Reading Code - robots-txt

Written by Liam McLennan

spelunking Scott Hanselman has or had a series called the weekly source code, in which he reviewed open source code as a learning exercise. I have enjoyed looking through the source of robots-txt by Mark Wotton so I will follow Mr Hanselman’s lead and document my experience spelunking this source.


The first thing I noticed, in the root of the repository, is the robots-txt.cabal file. This file defines how the project will be packaged for use as a dependency of other projects and also the dependencies of the current project for installation. robots-txt is defined as a library, meaning that it exports things to be used in other applications and does not have its own executable.

Below the standard package definition robots-txt.cabal includes a setting I have not seen before, test-suite. robots-txt uses the older exitcode-stdio-1.0 + main-is style of test suite ‘that indicate test failure with a non-zero exit code’. Adding the test-suite configuration means that the project’s tests can be run with cabal test. Yet another reason to add cabal configuration to all projects, not just the ones that are intended to be distributed as cabal packages.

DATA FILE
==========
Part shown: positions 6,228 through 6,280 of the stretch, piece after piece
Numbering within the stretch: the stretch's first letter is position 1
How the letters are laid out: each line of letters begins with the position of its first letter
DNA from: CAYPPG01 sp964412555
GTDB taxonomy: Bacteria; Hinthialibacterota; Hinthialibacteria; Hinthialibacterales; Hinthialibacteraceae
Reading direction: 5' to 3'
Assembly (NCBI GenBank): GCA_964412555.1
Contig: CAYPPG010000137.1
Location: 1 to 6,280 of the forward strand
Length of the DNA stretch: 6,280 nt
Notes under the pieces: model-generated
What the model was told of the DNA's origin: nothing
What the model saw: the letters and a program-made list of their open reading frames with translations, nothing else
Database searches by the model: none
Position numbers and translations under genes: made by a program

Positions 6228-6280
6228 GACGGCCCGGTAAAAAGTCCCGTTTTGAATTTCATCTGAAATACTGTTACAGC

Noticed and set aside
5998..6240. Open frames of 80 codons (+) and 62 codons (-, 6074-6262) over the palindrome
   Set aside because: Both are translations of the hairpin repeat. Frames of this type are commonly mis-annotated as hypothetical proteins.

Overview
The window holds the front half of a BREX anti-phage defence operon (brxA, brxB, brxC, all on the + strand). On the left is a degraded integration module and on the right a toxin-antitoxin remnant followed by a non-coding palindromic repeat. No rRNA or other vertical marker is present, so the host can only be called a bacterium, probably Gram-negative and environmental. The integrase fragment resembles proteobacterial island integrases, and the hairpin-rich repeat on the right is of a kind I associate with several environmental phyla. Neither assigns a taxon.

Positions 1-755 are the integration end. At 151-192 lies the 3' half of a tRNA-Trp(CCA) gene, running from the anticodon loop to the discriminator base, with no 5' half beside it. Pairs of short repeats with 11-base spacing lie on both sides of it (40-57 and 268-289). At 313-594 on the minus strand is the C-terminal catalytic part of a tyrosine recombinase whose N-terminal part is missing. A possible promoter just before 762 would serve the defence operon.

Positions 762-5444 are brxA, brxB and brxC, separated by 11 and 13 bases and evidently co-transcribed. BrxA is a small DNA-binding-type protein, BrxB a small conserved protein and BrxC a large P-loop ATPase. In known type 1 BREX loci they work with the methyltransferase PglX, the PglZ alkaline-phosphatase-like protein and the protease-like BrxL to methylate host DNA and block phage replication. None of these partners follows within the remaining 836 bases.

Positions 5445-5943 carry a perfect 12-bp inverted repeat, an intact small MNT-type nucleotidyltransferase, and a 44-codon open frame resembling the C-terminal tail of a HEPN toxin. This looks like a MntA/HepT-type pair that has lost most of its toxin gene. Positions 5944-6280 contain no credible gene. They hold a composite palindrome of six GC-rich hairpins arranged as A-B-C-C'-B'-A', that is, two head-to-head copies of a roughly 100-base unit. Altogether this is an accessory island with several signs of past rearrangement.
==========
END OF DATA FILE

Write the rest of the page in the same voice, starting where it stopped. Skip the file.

The usage of hs-source-dirs for both the library and test-suite configuration is also interesting.


The robots-txt.cabal file defines the entry point for testing as test/Spec.hs. Spec.hs references hspec-discover in a GHC_OPTIONS pragma. hspec-discover looks for and executes all tests in the directory and any subdirectories. This is a convenient way to avoid having to maintain a list of tests to execute. In the case of robots-txt there is only one test file to discover test/RobotSpec.hs.


RobotSpec.hs uses hspec and the specification style of tests to define the behaviour of the project. It is curious that this style (describe… it… should) is popular on so many platforms and yet I have not seen a .NET implementation.

RobotSpec.hs uses the {-# LANGUAGE CPP #-} pragma, which allows it to use the special symbol FILE which is presumably replaced by the current filename pre compilation.

I don’t understand how RobotSpec is executed, since it doesn’t declare a main function like the hspec examples and it doesn’t export anything.

At first I didn’t understand the use of forM_, but a bit of googling, and particularly this stackoverflow question provided some insight.


The actual program is contained within the Network.HTTP.Robots module. It defines a number of data structures and some functions for operating on them. Some of it is confusing to me, such as the directiveP function. I suspect I need to spend some more time with Control.Applicative


Looking through Robots has been both fun and enlightening. The code is simple enough for me to understand (mostly) and it is small enough to be easily digestable. I’ve learnt a few things, particularly about how to setup testing which is an area that I have been planning to improve.